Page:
Skip to main content

Breast-feeding moms overcome workplace challenges

When I was pregnant with my first child, I was determined to nurse.

Despite working full-time, I imagined it would be simple to adhere to the American Academy of Pediatric’s recommendation to exclusively breast-feed for a year.

I was devastated when dwindling supply led to weaning my 6-month-old infant.

Meetings and calls disrupted my pumping schedule. I was clueless that supply problems are so common that homeopathic Mother’s Milk tea is sold at my neighborhood grocer. I missed out on La Leche League support because I expected to hear repetition of the lactation consultant’s advice.

Simpsonville pharmacist Jen Edwards also experienced supply trouble.

“I struggled to get enough time to pump to keep up with demand,” Edwards said.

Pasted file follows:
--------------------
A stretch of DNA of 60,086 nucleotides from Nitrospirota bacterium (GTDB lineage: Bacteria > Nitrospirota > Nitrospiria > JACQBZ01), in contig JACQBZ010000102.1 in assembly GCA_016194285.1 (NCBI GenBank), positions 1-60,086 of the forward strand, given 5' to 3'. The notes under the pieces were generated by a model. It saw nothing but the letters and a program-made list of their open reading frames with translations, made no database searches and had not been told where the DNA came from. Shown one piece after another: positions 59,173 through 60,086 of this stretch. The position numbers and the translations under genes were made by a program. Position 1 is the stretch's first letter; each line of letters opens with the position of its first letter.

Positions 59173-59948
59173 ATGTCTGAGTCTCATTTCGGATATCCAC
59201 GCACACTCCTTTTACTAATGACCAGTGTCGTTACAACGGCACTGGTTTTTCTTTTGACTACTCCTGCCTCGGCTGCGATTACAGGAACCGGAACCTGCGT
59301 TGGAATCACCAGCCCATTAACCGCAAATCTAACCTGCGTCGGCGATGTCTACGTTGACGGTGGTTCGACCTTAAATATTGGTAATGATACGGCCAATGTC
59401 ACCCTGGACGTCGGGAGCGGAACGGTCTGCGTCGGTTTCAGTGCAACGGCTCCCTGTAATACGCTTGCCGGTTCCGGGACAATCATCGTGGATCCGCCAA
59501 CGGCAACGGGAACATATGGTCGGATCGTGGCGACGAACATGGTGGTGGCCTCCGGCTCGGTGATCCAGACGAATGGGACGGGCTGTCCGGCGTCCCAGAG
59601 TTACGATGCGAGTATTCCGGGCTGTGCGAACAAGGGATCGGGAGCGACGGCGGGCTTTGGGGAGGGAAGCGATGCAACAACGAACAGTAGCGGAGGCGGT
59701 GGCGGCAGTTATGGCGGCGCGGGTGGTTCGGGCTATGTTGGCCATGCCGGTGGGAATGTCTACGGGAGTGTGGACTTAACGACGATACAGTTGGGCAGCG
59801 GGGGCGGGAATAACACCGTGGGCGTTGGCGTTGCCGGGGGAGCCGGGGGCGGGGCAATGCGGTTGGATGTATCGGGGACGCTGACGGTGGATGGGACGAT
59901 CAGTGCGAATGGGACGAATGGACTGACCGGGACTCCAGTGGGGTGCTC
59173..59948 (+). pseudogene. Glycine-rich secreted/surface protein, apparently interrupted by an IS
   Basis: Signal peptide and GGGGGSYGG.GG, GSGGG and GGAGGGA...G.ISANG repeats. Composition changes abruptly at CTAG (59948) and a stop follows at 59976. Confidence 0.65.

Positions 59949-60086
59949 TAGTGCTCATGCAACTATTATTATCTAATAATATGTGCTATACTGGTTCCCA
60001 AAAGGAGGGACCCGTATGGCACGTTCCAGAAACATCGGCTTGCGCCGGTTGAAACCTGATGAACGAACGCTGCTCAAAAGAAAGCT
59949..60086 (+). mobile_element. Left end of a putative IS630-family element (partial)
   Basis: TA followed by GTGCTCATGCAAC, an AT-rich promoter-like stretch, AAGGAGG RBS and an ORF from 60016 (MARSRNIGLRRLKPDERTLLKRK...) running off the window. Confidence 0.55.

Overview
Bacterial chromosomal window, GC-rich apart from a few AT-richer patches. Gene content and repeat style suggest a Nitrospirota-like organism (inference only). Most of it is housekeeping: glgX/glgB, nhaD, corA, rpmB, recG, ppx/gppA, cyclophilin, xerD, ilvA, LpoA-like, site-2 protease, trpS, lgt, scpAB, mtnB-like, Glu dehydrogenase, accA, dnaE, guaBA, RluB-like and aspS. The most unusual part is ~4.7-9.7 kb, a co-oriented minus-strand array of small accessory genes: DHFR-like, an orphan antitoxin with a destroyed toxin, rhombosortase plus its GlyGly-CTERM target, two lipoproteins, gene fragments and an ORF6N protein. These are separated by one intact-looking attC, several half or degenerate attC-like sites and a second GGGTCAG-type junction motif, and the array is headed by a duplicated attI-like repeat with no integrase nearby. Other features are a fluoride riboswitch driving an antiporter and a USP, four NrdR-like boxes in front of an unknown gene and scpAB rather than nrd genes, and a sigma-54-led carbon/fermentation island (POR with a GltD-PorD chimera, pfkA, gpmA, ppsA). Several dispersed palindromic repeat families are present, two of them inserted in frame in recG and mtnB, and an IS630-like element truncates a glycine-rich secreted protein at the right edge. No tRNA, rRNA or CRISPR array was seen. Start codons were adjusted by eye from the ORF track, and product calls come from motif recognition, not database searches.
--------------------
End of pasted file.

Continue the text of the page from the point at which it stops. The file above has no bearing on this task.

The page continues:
Edwards divided her lunch into two shorter breaks and ate while pumping, supplementing breast milk with formula.

“I ended up pumping in my car a lot,” Edwards said. “Overall, not a fun experience.”

Erica Stasiek of Pendleton also felt crunched for time.

“As a hairdresser, my biggest challenge was finding enough time to complete a full pumping session,” Stasiek said. “I had super-supportive bosses, but it was difficult to just set aside time to actually slow down and pump.”

Amanda Manly was once told to use a work restroom to pump.

“But I asked my very kind HR manager if she would eat her lunch in there,” she said. “Then, I was given an office. I chose a day care close to work, so I pumped twice during the day, and then went to nurse (son) Roman at lunch every day. Things at work got really crazy for a while. During a particularly busy week, a co-worker and I had a big deadline and no time to pause. So we threw on our nursing covers and pumped together in the conference room while we worked. Whatever it takes to feed your baby, right?”

Know your rights

The Affordable Care Act requires insurance to provide a pump or pump rental and gives nursing moms federal protections in the workplace. Companies with 50 or more employees must provide adequate time and space — not a restroom — for pumping.